China is omitted from a list of countries in which McDonald's is aiming to eliminate the use of high-value human antibiotics in its chickens by January 2018 because of the different laws and agricultural conditions there, the fast-food giant told CGTN on Thursday.
Joining a broader global battle against superbugs, McDonald's announced on Wednesday that it would aim to eliminate from its broiler chicken supply chain the global use of antibiotics deemed by the World Health Organization as being of the highest priority in human medicine.
In January 2018, these most important of antibiotics will be gone from the chain's chicken supply in Brazil, Canada, Japan, South Korea, the U.S. and Europe (excluding Colistin).
Though McDonald's said it would apply a "tiered approach", applying the policy in other countries later, Chinese consumers were angry not to see China included in the first phase.
The company responded in a note sent to CGTN, "McDonald's China upholds the same food security concepts across the globe."
"Take poultry breeding for example, antibiotics use is necessary in treatment [of sick animals], and our suppliers will use drugs under the guidance of veterinarians. Drug categories, usage and dosage strictly comply with relevant Chinese laws and regulations," the company explained.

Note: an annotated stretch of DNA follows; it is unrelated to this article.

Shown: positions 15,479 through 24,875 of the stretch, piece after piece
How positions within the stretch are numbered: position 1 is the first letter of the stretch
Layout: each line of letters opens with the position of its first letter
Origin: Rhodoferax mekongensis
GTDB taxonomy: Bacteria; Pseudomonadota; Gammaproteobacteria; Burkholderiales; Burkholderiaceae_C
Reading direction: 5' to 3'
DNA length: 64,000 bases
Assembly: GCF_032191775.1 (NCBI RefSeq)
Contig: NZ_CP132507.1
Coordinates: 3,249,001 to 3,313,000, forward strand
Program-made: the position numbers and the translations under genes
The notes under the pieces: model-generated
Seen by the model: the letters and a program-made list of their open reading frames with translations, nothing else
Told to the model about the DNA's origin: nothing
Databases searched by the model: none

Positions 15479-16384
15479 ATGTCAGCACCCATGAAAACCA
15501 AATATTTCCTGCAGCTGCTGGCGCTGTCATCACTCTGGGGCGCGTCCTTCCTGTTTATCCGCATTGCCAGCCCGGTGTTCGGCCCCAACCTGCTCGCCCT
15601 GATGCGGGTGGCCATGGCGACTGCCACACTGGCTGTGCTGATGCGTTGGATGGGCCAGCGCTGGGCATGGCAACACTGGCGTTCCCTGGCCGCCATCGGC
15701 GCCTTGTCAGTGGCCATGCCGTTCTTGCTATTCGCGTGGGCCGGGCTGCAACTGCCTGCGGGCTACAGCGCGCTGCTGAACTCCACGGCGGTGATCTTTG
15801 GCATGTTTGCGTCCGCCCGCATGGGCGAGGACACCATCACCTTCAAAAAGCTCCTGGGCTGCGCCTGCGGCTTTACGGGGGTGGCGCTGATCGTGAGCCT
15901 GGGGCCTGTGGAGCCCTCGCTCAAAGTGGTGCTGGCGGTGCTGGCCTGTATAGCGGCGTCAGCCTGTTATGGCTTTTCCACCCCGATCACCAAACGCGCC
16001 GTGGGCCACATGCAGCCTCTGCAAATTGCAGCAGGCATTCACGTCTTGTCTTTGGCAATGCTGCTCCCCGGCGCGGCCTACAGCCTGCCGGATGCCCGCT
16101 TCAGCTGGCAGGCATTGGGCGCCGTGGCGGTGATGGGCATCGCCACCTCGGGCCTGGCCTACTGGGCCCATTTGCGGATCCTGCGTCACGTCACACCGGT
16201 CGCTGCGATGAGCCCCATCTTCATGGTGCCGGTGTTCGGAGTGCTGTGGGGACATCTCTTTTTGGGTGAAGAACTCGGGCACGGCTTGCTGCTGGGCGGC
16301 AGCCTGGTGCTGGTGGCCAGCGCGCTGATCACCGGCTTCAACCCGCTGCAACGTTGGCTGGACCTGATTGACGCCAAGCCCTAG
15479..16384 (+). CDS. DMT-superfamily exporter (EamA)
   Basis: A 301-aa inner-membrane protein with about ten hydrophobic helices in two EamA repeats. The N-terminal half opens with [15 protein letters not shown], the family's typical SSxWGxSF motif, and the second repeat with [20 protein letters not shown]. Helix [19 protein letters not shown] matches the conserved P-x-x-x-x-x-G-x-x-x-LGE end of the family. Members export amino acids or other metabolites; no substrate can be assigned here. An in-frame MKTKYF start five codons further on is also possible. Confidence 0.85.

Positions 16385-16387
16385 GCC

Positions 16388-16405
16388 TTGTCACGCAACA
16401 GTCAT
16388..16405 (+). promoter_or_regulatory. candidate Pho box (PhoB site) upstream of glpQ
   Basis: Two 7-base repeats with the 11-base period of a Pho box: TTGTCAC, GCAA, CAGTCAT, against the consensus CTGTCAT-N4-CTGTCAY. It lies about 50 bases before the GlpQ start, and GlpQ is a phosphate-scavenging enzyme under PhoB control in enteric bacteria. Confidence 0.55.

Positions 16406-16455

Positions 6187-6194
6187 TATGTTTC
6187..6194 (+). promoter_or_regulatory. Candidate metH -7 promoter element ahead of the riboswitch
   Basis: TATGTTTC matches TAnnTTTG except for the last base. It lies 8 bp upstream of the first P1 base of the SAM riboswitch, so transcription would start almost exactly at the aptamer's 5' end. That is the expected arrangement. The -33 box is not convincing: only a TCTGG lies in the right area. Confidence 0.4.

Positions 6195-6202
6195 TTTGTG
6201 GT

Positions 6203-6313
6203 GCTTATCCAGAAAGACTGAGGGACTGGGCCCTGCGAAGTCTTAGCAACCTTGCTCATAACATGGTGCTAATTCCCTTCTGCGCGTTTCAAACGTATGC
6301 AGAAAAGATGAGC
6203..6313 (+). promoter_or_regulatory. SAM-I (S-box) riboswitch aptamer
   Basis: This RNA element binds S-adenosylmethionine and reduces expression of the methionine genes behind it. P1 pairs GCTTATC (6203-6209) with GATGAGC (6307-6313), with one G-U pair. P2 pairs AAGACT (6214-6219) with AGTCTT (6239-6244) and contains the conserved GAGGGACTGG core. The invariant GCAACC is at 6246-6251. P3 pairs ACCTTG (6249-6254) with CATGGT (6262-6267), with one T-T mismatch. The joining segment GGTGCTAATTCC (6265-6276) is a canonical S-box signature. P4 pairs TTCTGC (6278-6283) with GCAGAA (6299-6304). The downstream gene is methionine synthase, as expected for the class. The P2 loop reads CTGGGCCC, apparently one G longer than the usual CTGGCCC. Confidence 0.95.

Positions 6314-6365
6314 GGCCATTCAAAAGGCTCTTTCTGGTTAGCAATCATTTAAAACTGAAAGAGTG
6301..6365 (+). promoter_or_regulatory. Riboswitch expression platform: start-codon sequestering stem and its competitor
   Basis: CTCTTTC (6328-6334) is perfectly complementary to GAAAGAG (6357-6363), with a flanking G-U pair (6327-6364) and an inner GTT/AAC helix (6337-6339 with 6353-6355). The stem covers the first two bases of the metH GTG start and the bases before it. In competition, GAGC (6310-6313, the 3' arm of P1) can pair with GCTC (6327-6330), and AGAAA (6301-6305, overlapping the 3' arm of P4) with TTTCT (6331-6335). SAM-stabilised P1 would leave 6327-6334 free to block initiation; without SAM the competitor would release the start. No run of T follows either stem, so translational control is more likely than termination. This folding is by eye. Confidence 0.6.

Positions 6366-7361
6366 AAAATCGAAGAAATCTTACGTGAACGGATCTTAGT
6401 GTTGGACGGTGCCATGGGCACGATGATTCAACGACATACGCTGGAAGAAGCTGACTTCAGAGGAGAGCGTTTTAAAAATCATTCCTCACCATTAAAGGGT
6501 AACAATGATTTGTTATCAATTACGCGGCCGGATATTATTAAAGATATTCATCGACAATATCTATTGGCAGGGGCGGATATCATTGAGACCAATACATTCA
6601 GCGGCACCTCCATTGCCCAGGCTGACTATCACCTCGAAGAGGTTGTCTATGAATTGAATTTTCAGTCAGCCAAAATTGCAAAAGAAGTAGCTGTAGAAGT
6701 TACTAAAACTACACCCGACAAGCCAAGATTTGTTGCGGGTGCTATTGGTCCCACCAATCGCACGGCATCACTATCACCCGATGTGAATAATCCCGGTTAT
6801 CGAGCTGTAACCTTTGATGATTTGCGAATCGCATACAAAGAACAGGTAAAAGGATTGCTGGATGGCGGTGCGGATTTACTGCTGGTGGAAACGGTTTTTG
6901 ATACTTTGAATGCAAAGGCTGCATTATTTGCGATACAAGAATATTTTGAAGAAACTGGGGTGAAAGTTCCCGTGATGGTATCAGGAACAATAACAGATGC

Is antibiotics use necessary?
Zhu Yi, associate professor with China Agricultural University, agreed that "responsible use of antibiotics is necessary". If chicken get sick in the U.S. and Europe, they still have to seek approved antibiotics, Zhu told Chinese media The Paper.
It is difficult to synchronize an antibiotics cut between China and other countries because antibiotics are cheap, easily available and used a lot in China, according to Zhu. China cannot fully stop the use of antibiotics in the short term, since some farming conditions are not up to standard.
However, scientists have warned that the continued use of antibiotics to promote the growth of food animals and prevent their diseases can increase infections caused by antibiotic-resistant superbugs.
Business struggles for McDonald's China
To revive growth, McDonald's sold its next 20-year franchise rights in China to the Chinese state-owned CITIC Group and U.S. private equity firm Carlyle on July 31.
After the auction, the fast food giant announced plans to double the number of its stores in the Chinese mainland from 2,500 to 4,500, especially in lower-tier cities, by 2022.
The company said it is targeting double-digit annual sales growth in the Chinese mainland over the next five years.
"China will soon become our largest market outside of the U.S.," Steve Easterbrook, McDonald's chief executive, said in early August.